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What China Thinks Of Donald Trump

Donald Trump hates "losers" and he pretty clearly thinks there are too many of them in America.

"This country is in big trouble. We don't win anymore. We lose to China. We lose to everybody," the bellicose billionaire told a raucous audience at the first debate of the GOP Presidential primary on Thursday. 

While it wasn’t clear what specific "losses" Trump was referring to or even whether he could cite any meaningful examples if pressed, he’s correct to say that when it comes to China, the US has suffered some serious setbacks of late, not the least of which is Beijing’s successful membership drive for the Asian Infrastructure Investment Bank. 

There’s no question that the bank’s very existence represents something of an economic coup in that it, along with the BRICS bank and to a lesser extent, the Silk Road Fund, are a response to the perceived inadequacies of the US-dominated multilateral institutions that have dominated the post-war world. But the more immediate and palpable "loss" (to use Trump-speak) came courtesy of The White House’s failed attempt to dissuade Washington’s allies from joining the bank. 

In addition to the AIIB, Beijing’s land reclamation efforts in disputed waters China shares with US allies in the region has also been portrayed by some analysts and commentators as evidence of America’s waning global influence. And then there are the standard arguments around trade and offshoring, to which Trump alluded on Thursday.  

So Trump’s characterization of the US as a "loser" when it comes to the country’s relationship with China is probably accurate, even as it lacks nuance and any semblance of serious analysis. And while we know what Trump thinks of China, what we don’t yet know is what China thinks of Trump, and although we’re reasonably sure that Trump could care less what the Politburo (let alone the Chinese people) have to say, The Washington Post has nevertheless endeavored to offer a bit of insight which we think is worth highlighting as Trump attempts to hold on to his lead in the GOP polls. Here’s WaPo’s Ana Swanson:

The Chinese are not exactly the only people that Donald Trump has insulted. But China is a favorite punching bag of Trump’s, a jumping-off point for the Republican presidential candidate to emphasize his tough-minded negotiating skills and criticize Obama for having a feeble foreign policy. ("I beat China all the time," Trump has said.)

 

In campaign speeches, Donald Trump has blamed China for stealing American jobs and breaking the rules. He has criticized China for currency manipulation and espionage, and proposed raising taxes on China "for each bad act" they commit. In July, he rebuked the White House for giving Chinese diplomats state dinners, saying they should be taken to McDonald’s instead.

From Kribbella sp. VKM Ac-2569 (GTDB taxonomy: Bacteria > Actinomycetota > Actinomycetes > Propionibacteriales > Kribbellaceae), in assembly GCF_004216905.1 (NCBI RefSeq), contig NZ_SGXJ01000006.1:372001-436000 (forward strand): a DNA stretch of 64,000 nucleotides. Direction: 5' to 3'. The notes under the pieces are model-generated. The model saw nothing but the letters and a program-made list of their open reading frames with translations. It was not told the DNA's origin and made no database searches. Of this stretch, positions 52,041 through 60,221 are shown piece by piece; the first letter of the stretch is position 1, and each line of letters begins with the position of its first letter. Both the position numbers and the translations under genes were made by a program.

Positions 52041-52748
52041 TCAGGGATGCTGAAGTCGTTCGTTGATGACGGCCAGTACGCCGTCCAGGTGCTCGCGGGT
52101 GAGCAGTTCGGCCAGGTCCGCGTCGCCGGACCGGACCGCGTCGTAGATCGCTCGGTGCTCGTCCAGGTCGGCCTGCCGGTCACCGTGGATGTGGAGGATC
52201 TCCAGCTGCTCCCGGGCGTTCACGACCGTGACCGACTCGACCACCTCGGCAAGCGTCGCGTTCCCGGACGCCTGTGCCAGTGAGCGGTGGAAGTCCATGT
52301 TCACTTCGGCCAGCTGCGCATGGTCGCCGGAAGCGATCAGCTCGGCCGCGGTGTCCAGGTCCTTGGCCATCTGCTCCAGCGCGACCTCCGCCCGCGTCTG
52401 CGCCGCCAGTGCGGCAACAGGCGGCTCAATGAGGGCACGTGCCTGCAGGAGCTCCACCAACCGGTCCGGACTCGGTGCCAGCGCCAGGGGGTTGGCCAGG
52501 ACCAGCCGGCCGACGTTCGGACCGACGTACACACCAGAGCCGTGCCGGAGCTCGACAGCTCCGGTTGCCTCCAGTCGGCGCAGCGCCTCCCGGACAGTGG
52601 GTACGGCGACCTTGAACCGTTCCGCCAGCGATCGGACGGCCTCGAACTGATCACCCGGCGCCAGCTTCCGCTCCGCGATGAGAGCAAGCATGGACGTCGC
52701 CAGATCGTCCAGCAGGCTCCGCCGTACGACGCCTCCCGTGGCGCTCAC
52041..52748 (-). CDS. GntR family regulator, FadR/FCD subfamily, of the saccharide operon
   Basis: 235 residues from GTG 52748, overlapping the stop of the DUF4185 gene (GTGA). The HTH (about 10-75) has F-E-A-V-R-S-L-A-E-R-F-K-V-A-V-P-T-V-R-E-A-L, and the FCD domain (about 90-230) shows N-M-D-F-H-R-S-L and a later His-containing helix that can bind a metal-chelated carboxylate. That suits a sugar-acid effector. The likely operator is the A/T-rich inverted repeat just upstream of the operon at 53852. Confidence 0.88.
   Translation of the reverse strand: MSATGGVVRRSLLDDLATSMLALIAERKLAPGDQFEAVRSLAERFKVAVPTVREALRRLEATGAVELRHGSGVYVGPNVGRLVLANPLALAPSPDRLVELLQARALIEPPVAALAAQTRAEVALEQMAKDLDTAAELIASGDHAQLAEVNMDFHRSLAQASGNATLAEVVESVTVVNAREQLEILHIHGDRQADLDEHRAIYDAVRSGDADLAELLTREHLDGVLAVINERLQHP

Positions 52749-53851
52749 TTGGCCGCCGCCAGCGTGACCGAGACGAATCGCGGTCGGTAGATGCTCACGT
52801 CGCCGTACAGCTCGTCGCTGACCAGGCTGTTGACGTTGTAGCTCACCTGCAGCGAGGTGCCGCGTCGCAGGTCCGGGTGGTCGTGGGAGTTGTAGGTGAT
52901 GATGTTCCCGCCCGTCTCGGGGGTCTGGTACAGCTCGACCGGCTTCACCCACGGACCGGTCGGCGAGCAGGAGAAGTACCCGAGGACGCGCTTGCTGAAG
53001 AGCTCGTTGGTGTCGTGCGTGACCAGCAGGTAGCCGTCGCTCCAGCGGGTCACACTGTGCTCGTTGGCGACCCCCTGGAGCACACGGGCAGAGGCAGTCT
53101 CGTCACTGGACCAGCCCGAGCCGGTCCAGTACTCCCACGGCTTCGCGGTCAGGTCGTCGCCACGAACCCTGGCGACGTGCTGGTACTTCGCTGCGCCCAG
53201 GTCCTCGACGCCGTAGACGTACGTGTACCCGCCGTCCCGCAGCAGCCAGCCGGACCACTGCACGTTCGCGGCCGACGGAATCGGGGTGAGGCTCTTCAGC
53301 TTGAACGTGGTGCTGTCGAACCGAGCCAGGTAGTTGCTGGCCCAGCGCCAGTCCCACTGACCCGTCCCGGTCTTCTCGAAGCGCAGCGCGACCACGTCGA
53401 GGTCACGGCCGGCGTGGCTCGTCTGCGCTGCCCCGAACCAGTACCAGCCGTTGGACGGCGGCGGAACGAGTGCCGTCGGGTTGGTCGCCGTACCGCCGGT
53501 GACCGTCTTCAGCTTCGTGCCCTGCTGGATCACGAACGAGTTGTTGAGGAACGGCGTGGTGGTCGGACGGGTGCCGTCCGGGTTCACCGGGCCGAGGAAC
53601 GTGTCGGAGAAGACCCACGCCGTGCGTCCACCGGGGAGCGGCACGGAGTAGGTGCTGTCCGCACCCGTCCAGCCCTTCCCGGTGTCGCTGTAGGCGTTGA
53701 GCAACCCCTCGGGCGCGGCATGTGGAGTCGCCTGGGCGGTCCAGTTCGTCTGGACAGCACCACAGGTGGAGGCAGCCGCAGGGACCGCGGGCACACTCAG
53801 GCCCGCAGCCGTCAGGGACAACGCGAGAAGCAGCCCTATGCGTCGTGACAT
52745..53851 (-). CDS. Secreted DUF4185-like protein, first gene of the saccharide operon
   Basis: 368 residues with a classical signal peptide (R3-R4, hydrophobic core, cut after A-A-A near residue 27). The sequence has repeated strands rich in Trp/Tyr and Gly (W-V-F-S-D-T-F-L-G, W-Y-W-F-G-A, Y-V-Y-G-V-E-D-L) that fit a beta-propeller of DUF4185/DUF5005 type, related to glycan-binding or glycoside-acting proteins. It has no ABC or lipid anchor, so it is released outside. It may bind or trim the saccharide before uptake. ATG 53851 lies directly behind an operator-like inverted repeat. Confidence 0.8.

The Chinese have begun taking notice. While most Chinese people still seem to be unaware of who Trump is, a growing number of people in the Chinese media and on social media are discussing the baffling political figure.

 

The Chinese foreign ministry also defended against Trump’s allegations that China is "ripping" the U.S. After Trump vowed to retake millions of jobs that China had stolen, Chinese media picked up on and translated criticisms of Trump's statement by Alan Blinder, the former Federal Reserve vice chairman and a Princeton University economist. "It’s completely implausible," Blinder had said of Trump’s plan.

 

Much of the reporting in the Chinese media has focused on explaining why America is entertaining Trump’s presidential aspirations.

 

In June, the Global Times, a mouthpiece of the Communist party, published an article titled:  “The theme of Trump’s speech for running for president: I am really very rich.”

 

Other articles focus on the reasons Trump might be running for president, besides a desire to win. Some have commented that his campaign is just an effort to get more publicity before going back to being a business tycoon.

 

Yicai.com, the Web site of China Business Network, a financial media group, ran an article that said: "One of the purposes of running for president is to promote oneself, to become more famous, like Trump. …  The nationwide exposure he gained is hard to measure in monetary terms."

Of course all of the above really fails to touch on the most pressing issue when it comes to Trump and on that note, we'll give the last word to an unnamed Chinese social media user quoted by WaPo:

"This guy's hair so strange. I thought it was Photoshopped at first."